The mission now is to build more of a sense of urgency – meaning these send sooner rather than later.
It’s corny but you really do need to make them an offer they can’t refuse!
- 1st email – Sent one hour later – Reminder they didn’t finish the goal and help them pick up where they left off or provide an avenue to answer questions (email us here, chat with us, schedule a time to meet).
- 2nd email – Sent 24 hours later – For a limited time, if you purchase within the next (hour, 12 hours, 24 hours – make sure your sales page/landing page can reflect this with a redirect timer) you get: xx% off, $xx off, this bonus.
- 3rd email – Sent at least 15 minutes but no more than 1 hour before the above deal expires – Time is running out and this will be gone forever (or something a little less dramatic).
The content of each of these emails will diminish.
- The first email should have what is being offered, all the benefits of why this product/service is a “must have” and a direct link to checkout (and if you can – a cookie enhanced order form so they can pick up where they left off)
- The second email focuses more of the special offer, why it is such an amazing deal, with a recap of the BIGGEST highlights of your program/product/service along with testimonials of those who have purchased.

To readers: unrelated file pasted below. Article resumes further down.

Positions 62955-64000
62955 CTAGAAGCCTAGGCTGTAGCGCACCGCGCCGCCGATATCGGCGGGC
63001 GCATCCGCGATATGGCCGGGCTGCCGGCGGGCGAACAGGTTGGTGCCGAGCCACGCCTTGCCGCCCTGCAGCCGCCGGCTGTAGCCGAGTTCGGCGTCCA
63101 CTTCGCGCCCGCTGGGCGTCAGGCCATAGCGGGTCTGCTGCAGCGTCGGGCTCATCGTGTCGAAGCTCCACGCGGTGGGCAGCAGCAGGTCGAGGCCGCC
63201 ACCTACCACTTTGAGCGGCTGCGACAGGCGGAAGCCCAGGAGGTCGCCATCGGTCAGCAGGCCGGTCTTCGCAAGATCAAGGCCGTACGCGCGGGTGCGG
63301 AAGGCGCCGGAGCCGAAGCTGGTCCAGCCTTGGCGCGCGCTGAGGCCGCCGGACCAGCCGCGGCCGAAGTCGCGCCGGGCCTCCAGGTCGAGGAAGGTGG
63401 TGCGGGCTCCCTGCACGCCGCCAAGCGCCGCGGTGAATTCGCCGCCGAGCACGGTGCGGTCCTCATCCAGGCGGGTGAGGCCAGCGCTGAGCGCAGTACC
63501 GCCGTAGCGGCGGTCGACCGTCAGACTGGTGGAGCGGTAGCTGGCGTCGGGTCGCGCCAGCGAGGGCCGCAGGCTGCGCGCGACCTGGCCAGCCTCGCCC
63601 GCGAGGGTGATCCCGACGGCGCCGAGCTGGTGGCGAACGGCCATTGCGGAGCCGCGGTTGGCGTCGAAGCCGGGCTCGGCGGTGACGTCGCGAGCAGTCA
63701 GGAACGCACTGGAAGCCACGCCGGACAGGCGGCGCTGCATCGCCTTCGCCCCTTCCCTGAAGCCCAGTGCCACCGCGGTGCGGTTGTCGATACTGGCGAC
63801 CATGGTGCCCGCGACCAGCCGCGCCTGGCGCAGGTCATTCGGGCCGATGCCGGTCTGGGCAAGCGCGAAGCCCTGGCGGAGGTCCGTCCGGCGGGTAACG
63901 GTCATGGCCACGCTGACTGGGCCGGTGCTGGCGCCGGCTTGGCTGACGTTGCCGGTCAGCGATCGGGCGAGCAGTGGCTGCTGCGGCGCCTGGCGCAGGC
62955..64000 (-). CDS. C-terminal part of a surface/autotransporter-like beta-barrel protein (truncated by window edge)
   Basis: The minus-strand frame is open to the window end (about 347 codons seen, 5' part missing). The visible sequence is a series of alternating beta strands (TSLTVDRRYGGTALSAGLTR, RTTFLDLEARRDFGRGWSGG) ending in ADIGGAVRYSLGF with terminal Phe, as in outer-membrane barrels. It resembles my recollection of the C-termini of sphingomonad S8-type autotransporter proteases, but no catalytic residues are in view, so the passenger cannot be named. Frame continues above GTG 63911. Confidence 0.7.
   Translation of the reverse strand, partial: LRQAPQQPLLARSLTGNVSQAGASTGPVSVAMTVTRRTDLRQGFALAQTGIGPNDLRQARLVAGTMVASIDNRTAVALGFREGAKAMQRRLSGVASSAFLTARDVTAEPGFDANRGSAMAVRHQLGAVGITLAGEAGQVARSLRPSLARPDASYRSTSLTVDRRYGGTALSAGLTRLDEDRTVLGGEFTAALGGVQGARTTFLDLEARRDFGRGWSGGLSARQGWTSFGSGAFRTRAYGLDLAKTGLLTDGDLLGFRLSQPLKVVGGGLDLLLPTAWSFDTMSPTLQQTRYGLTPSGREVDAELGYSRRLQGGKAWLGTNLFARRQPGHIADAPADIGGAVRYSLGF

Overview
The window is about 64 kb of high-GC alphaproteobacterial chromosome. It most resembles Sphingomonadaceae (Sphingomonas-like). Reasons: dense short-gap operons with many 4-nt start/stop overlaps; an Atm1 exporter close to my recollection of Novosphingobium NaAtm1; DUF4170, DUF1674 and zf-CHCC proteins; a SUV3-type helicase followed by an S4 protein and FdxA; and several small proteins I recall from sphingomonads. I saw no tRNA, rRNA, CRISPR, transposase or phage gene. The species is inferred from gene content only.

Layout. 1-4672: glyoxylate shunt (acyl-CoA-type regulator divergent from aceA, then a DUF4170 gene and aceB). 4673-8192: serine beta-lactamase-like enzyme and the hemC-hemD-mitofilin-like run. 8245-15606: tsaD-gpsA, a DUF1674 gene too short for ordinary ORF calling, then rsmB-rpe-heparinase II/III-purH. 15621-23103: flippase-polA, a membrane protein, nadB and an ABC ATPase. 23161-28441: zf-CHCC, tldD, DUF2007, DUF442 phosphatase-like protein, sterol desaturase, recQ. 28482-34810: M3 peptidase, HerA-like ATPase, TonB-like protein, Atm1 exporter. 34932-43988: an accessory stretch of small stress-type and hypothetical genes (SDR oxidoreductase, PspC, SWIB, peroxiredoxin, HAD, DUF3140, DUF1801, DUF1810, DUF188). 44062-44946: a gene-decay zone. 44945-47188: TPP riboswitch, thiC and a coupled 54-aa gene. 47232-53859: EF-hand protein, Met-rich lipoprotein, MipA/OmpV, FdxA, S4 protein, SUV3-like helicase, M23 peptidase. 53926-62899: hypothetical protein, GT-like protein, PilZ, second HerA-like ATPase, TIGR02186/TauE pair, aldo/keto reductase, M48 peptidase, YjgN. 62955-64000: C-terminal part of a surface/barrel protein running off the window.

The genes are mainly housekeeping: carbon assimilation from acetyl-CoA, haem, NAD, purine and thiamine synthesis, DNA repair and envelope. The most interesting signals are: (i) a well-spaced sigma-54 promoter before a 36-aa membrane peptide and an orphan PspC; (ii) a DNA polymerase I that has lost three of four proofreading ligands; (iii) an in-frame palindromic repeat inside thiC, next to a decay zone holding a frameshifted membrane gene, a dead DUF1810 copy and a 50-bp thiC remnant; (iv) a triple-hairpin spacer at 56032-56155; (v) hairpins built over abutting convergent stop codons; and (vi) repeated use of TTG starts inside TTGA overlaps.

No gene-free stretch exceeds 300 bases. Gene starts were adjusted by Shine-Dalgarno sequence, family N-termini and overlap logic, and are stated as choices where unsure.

- The third email is very direct and to the point – time is running out – buy, here is the MAIN reason why, and at least 1-2 new testimonials (or recycle your best ones).
Important: You don’t want to keep emailing someone that has completed the process or it will just create confusion and concern (Was payment processed? Is this a fraudulent? Did they just get conned? Etc). Avoid the unwanted hysteria!
Best practice: Make SURE your campaign tags those who clicked. By tagging them, you now have a better understanding of your warmer leads/prospects and may decide to use this tag/list to send Flash Sales and special deals with a better chance of closing the sale.
This of it like a Facebook pixel but for your email system.
Five to seven days after the last emails are sent to those who opened and didn’t click and those who went through your abandoned cart campaign but didn’t purchase – send one final email.
This email is the “What happened” email. You don’t need to send a separate one to the two lists, the same one for both can be relevant.
In this email, you are essentially recapping (VERY briefly) the offer but you are also asking questions: What happened? Was there an issue with the link, the checkout page? Did we do something wrong? You can also use this an opportunity to direct them to a survey to learn more (free market research) for your next launch.
All in all, a person that goes through your entire campaign may receive a MAX of 10 emails over the span of a few weeks BASED on their actions and relevant to where they are in the decision process.
This method creates a better customer experience and useful segmentation for future launches.
Image by talha khalil from Pixabay